I am pretty sure that everyone has heard about HIV and AIDS, either at school or in some piece of news, and I am pretty sure too that most people might still have questions about HIV and why it is so dangerous. What makes HIV so different from the viruses that give us a cold every winter? How is HIV transmitted? Can we cure HIV? What is the difference between HIV and AIDS? … Just give me a moment, and I can answer these questions, let me begin with the basics, and then we will get into more detail.
First things first, what is a virus?
As we all know, HIV is the acronym for human immunodeficiency virus. But…, what is a virus? A virus is a small parasite made of DNA or RNA that cannot reproduce by itself. Unlike human cells, plant cells or even some bacterial cells, viruses always need to infect another organism to reproduce themselves.
These small parasites get inside the cells and use the energy reservoirs to make multiple copies of themselves, however, not all of them act the exact same way. We can roughly divide the viruses in two very broad categories: those with a lytic cycle and those with a lysogenic cycle.
What’s the difference between the different viral cycles?
Some viruses have a very short life cycle, where they enter the cells, make multiple copies of themselves using the cellular machinery and eventually kill the cell, releasing new viruses which can, in turn, infect new cells. These viruses have a lytic cycle.
Other viruses have a slightly different life-cycle. They first enter the cells, but instead of immediately start making copies of themselves, they integrate their DNA or RNA into the cells’ nucleus and stay dormant. The cell keeps on growing and reproducing, and the DNA from the virus is transmitted to all daughter cells. This is called a lysogenic cycle.
When the conditions change, the viral DNA from the lysogenic cycle is detached from the nucleus and starts to reproduce itself until it kills the cell letting out multiple viral copies, following a lytic cycle.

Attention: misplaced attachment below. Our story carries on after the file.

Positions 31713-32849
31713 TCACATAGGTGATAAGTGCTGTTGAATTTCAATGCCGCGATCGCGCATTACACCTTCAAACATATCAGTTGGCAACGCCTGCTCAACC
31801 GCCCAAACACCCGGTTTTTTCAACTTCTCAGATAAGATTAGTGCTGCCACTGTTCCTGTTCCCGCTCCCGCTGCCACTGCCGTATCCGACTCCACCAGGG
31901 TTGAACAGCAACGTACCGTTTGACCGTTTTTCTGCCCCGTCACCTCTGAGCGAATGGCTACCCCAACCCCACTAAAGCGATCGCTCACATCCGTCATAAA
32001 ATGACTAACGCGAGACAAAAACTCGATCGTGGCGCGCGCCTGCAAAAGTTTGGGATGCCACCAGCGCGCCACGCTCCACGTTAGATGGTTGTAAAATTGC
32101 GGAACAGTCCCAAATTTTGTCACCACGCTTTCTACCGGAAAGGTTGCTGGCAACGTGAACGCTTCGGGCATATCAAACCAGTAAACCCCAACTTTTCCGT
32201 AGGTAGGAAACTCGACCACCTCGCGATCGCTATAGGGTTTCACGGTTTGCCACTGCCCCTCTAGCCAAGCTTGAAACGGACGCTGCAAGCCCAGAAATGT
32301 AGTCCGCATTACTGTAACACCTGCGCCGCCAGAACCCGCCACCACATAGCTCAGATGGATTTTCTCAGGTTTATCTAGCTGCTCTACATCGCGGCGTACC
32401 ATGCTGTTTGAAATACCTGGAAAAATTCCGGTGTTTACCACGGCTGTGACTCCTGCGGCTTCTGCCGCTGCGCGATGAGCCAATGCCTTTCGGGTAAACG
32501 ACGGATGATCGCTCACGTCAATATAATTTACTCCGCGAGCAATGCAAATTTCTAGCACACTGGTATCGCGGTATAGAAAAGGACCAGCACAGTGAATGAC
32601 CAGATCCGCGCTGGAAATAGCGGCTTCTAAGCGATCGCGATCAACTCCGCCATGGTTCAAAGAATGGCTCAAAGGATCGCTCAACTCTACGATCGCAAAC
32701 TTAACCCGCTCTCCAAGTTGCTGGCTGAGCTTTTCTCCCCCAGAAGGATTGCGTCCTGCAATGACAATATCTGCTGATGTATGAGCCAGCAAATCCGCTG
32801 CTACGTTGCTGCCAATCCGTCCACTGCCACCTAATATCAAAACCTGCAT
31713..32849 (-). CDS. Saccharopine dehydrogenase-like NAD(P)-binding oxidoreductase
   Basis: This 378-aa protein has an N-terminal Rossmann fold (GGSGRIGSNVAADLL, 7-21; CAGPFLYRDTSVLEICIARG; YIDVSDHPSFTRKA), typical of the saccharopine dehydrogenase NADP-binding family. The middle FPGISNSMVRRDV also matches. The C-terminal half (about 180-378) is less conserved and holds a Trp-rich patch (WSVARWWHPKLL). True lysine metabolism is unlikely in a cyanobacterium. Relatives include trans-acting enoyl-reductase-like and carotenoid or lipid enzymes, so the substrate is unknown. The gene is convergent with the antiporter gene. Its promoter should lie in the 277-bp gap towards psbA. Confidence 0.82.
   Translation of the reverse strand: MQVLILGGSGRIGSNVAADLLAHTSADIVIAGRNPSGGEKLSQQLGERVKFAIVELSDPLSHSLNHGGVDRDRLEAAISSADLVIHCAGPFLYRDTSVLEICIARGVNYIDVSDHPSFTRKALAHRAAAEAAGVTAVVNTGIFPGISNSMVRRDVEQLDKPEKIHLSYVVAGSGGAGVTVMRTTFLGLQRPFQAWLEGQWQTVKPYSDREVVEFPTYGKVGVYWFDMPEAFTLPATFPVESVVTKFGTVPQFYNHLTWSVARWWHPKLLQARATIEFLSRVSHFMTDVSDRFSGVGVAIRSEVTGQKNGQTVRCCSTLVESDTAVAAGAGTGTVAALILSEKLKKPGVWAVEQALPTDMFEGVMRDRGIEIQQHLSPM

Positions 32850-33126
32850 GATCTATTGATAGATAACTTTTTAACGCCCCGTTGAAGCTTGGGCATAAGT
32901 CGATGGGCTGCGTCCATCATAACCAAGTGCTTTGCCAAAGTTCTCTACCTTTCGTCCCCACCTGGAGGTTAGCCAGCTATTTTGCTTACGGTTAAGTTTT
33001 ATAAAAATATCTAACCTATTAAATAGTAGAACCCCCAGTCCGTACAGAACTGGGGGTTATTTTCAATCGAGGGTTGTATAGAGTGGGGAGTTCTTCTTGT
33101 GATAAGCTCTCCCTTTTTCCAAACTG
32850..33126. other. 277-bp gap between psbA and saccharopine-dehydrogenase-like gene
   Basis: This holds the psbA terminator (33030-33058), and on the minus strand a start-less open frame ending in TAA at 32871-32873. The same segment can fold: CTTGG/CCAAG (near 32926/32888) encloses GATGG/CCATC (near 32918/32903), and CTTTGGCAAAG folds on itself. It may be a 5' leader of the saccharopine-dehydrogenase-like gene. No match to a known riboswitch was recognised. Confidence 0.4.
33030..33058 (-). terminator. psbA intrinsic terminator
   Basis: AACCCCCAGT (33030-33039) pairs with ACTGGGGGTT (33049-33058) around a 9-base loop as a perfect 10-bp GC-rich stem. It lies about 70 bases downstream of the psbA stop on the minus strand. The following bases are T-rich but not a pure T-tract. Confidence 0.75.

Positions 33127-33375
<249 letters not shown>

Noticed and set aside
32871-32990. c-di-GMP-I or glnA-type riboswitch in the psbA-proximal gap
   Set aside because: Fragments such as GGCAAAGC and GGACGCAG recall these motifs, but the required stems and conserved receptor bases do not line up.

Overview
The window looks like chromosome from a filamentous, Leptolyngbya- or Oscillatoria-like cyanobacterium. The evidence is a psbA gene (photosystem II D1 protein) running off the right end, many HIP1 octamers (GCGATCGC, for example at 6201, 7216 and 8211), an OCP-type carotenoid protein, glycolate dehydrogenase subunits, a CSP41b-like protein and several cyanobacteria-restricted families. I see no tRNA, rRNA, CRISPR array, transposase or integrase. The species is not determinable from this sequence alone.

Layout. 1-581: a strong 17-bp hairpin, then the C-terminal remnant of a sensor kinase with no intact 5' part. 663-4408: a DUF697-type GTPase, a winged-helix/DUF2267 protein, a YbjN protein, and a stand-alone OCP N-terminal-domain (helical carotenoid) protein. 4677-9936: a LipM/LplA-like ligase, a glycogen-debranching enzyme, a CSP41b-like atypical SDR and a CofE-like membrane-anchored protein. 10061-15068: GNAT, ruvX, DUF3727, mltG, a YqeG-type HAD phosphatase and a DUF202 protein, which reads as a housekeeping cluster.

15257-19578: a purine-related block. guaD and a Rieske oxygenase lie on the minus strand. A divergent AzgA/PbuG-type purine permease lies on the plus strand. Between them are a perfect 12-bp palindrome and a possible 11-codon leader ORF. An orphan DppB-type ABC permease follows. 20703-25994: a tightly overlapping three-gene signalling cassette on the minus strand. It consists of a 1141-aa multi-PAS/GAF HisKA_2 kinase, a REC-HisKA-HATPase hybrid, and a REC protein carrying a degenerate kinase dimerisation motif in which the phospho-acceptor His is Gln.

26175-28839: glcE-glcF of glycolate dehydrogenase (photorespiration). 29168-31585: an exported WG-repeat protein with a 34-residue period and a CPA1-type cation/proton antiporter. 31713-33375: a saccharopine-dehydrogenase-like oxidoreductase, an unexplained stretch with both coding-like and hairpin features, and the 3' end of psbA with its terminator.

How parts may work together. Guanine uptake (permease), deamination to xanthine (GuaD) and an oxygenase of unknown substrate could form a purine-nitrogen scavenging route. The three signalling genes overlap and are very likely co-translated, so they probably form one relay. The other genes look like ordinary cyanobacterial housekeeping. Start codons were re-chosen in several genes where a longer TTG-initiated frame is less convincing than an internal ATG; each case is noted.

What makes HIV so dangerous?
The HIV is one of the best examples of a lysogenic virus. It can be dormant within the cells for years, before it actually manifests itself, causing the symptoms known as acquired immune deficiency syndrome (AIDS).
Viruses attack very specific cells, just like koalas feed on eucalyptus and pandas love eating bamboo, each virus has a favourite cell to infect. HIV infects T lymphocytes, which unfortunately for us, are the main component of the immune system.
While the HIV is integrated within the nucleus of our T lymphocytes, there are no symptoms. However, once the virus starts to replicate, it ends up killing the T cells, damaging the immune system and causing AIDS.
How is HIV transmitted?
Before you get anxious about getting infected with HIV, remember that HIV is not a common cold. So don’t worry too much! Luckily for everyone, you cannot get infected by touching someone who’s sick, or by getting bitten by an insect.
You can only get HIV if you have unprotected sex, if you get a blood transfusion from someone who has HIV, if you share injecting equipment or if your mother had HIV. So, just be careful and try to avoid these situations, and you will have nothing to worry about.
Is there a cure for HIV?
As much as I would love to say yes, I am afraid there’s currently no cure for HIV. The virus is normally hidden within our own T-cells and we cannot kill them. There are however medications (antiretrovirals) that help relieve the symptoms, protecting the people infected with HIV from developing AIDS, but not curing them.
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